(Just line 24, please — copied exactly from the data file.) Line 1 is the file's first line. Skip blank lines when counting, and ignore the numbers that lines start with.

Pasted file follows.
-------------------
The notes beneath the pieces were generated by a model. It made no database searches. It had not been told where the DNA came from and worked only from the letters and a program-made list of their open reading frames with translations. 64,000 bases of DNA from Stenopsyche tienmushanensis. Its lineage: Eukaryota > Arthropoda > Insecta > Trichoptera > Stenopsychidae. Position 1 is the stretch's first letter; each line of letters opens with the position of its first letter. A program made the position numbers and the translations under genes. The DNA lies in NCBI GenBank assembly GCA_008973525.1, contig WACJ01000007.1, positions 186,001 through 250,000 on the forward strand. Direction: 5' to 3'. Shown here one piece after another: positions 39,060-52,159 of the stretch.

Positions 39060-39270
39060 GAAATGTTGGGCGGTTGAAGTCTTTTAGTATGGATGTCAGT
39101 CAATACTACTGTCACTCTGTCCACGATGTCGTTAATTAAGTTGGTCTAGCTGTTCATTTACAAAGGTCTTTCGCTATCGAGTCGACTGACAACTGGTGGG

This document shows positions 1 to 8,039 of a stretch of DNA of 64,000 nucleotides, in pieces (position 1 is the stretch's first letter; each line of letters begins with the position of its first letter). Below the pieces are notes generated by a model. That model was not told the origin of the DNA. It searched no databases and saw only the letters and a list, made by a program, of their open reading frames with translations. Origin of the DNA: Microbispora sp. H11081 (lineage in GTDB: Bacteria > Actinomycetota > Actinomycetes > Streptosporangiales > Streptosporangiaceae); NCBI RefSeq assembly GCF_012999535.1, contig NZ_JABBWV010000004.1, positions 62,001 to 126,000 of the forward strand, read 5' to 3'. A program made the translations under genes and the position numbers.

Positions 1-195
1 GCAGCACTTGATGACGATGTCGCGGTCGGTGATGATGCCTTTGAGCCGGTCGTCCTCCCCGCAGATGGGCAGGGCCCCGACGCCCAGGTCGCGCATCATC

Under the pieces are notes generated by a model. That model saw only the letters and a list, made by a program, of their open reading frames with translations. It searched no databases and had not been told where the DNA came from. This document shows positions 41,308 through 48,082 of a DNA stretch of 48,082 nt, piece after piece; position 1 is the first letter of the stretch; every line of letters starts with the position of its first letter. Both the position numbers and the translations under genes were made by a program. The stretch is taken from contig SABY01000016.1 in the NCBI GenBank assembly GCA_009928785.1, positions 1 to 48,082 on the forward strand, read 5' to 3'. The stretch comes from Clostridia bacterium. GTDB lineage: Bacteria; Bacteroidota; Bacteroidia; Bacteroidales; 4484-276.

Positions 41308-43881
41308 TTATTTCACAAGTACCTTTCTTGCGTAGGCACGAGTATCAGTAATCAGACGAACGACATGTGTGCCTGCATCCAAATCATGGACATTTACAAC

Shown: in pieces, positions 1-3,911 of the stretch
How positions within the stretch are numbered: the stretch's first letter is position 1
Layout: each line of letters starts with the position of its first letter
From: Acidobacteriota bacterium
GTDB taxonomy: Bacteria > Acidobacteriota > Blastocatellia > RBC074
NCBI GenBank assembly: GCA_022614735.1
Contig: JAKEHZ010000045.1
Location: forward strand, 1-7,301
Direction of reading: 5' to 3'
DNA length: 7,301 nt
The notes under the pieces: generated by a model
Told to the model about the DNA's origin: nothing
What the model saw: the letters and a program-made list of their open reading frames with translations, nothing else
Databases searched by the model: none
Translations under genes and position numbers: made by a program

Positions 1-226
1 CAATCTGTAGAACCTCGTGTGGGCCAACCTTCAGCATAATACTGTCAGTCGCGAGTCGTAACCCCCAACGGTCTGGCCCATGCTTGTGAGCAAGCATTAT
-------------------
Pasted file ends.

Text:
Databases searched by the model: none